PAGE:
Johan Botha Leads an Impeccably Sung Tannhäuser

United StatesUnited States Wagner, Tannhä Wagner, Tuser: Soloists, Lyric Opera of Chicago, Sir Andrew Davis (conductor), Civic Opera House, Chicago. 14.2.2015 (JLZ)

Tannhauser Photo (c) Robert Kusel
Tannhauser Photo (c) Robert Kusel

Tannhäuser: Johan Botha
Elisabeth: Amber Wagner
Venus: Michaela Schuster
Wolfram: Gerald Finley
Landgraf: John Relyea
Walther: Jesse Donner
Shepherd: Angela Mannino

Conductor: Sir Andrew Davis
Director: Tim Albery
Set Designer: Michael Levine
Costume Designer: Jon Morrell
Lighting Designer: David Finn
Chorus Master: Michael Black
Choreographer: Jasmin Vardimon


Richard Wagner’s Tannhäuser (Dresden, 1845; revised for Paris, 1861) is a stunning part of the current Chicago Lyric Opera season. The singing throughout is impeccable, led by the rich voice of Johan Botha in the title role, which he delivered with ease and aplomb. In the first act he gave a flawless reading of “Dir, töne Lob,” and later, his parlando delivery was seamless. The ardor he exhibited in the first act returned in the second as Tannhäuser responds to the contest’s challenge to explain the true nature of love, and the reprise of the first-act aria was even more intense. Botha’s interpretation had the polish of a studio recording, while retaining the excitement of a festival performance.

Amber Wagner was similarly impressive as Elisabeth, a role that suits her voice. In the familiar aria that opens the second act, “Dich, teure Halle,” she brought out the opening exuberance, while never missing the subtleties of the more retrospective passages that recall happier times.These nuances were not lost on the audience, which responded warmly. Wagner’s impassioned scena at the beginning of the final act had the appropriate pathos.

As Wolfram, Gerald Finley gave a stellar performance, with exceptional diction, phrasing, and dynamic control; his assurance balanced Botha’s tragic dejection. Finley’s delivery was vivid, impassioned, and heartfelt, with the famous “Song to the Evening Star” (“O du, mein holder Abendstern”) exquisitely blended into the scene.

John Relyea offered a sonorous Landgraf, with fine diction and enunciation. Jesse Donner gave a distinctive reading of Walther, with his full tenor showing promise for other Wagner roles. Michaela Schuster was also impressive as Venus, and while the house announced that she had a cold, the performance was not lacking in physical seduction. As the shepherd, Angela Mannino was strong, especially in the passages where the accompaniment thins out, creating a texture unique in the score. In fact, Sir Andrew Davis was laudable for shaping the orchestra, and bringing out details and colors that sometimes blur in recordings. In addition to the strings, the woodwinds were particularly clear, and the brass suitably burnished. It was a pleasure to see the audience sit up to take notice of the well-rehearsed offstage brass for the entrance of the guests in the second act. Michael Black’s chorus was also notable, and while the text was sometimes indistinct, the well-blended and carefully voiced textures enhanced the entire evening.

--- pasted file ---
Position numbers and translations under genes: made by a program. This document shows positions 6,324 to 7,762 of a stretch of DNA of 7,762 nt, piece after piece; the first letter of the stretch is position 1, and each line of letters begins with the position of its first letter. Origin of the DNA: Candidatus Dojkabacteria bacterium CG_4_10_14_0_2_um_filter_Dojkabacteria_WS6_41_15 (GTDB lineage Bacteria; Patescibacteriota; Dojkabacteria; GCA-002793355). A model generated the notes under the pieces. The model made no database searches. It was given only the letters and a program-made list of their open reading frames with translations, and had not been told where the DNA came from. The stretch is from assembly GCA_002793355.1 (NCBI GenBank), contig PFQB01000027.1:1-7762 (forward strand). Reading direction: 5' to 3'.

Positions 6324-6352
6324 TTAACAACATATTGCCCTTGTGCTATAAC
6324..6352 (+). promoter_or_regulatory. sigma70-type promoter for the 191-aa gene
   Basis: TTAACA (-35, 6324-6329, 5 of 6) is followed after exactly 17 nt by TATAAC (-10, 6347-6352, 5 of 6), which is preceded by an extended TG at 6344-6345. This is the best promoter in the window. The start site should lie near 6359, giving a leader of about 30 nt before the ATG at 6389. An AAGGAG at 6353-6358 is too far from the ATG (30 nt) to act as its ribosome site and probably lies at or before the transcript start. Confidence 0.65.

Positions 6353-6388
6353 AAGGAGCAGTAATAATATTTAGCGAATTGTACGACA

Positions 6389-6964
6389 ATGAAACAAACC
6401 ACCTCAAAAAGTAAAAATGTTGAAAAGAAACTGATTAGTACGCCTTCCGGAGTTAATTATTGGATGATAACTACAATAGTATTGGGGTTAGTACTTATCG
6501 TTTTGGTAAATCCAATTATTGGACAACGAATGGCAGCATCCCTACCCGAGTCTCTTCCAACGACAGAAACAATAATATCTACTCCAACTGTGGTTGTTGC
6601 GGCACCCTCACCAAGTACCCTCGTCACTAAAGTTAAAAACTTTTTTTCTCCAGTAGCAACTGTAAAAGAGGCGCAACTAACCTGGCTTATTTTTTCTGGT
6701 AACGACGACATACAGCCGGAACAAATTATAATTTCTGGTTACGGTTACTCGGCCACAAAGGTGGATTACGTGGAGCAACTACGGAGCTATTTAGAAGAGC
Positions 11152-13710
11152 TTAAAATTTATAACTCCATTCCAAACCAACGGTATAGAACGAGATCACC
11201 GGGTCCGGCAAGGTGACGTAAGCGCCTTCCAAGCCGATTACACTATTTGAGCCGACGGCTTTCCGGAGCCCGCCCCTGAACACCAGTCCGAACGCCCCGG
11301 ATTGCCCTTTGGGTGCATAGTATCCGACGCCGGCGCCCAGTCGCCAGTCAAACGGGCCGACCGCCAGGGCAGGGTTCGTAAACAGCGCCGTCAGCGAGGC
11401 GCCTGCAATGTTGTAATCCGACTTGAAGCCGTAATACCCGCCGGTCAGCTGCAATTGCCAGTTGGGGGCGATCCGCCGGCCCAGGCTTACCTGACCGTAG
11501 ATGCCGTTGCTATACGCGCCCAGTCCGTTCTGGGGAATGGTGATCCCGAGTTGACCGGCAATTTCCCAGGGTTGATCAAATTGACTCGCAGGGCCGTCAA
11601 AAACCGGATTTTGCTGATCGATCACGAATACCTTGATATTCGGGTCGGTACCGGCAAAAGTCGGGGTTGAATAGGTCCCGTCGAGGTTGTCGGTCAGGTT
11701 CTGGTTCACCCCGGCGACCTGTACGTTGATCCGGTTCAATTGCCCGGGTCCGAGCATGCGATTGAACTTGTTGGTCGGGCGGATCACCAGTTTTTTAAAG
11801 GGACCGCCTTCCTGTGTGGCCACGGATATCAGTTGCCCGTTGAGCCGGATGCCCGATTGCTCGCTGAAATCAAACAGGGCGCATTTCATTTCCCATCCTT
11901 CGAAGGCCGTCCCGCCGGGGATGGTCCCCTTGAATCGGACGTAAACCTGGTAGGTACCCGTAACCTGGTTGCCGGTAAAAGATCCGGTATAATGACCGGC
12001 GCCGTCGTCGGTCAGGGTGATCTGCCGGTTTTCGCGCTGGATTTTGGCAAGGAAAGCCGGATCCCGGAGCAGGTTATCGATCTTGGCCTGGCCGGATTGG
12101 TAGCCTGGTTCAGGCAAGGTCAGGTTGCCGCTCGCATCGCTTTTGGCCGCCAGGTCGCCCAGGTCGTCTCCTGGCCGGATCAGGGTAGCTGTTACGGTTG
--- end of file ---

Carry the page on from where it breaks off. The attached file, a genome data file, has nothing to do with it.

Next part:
For this season’s performances, Lyric used Covent Garden’s recent production, a staging that suits the Civic Opera House, though the modernist perspective is somewhat stark, and as a result the audience must use its imagination to fill in the settings described in Wagner’s text. Also, the costumes were somewhat disturbing: modern U.S. military fatigues for the knights and ladies. Granted the full title Tannhäuser und der Sängerkrieg auf Wartburg makes use of the word “Krieg” (“war”), but the meaning focuses on the pivotal singers’ contest or competition. This production emphasizes military details, with automatic weapons and bandoleers sometimes competing for attention, especially in the second act. Also the depiction of Wartburg through wreckage and debris seems inconsistent with the fully functional modern dance-club style Venusberg and its proscenium arch. The choreography was more athletic than sensual, alternating between body rolls on the table or dancers running around the stage in a circle. The bacchanale could have been alluring if it were infused with more spontaneity.

But these quibbles are minor overall. The focus is the music, which is extraordinary in execution, especially with the soloists, chorus, and orchestra here. In short: an outstanding Tannhäuser, and Lyric deserves credit for bringing it to Chicago.

James L. Zychowicz

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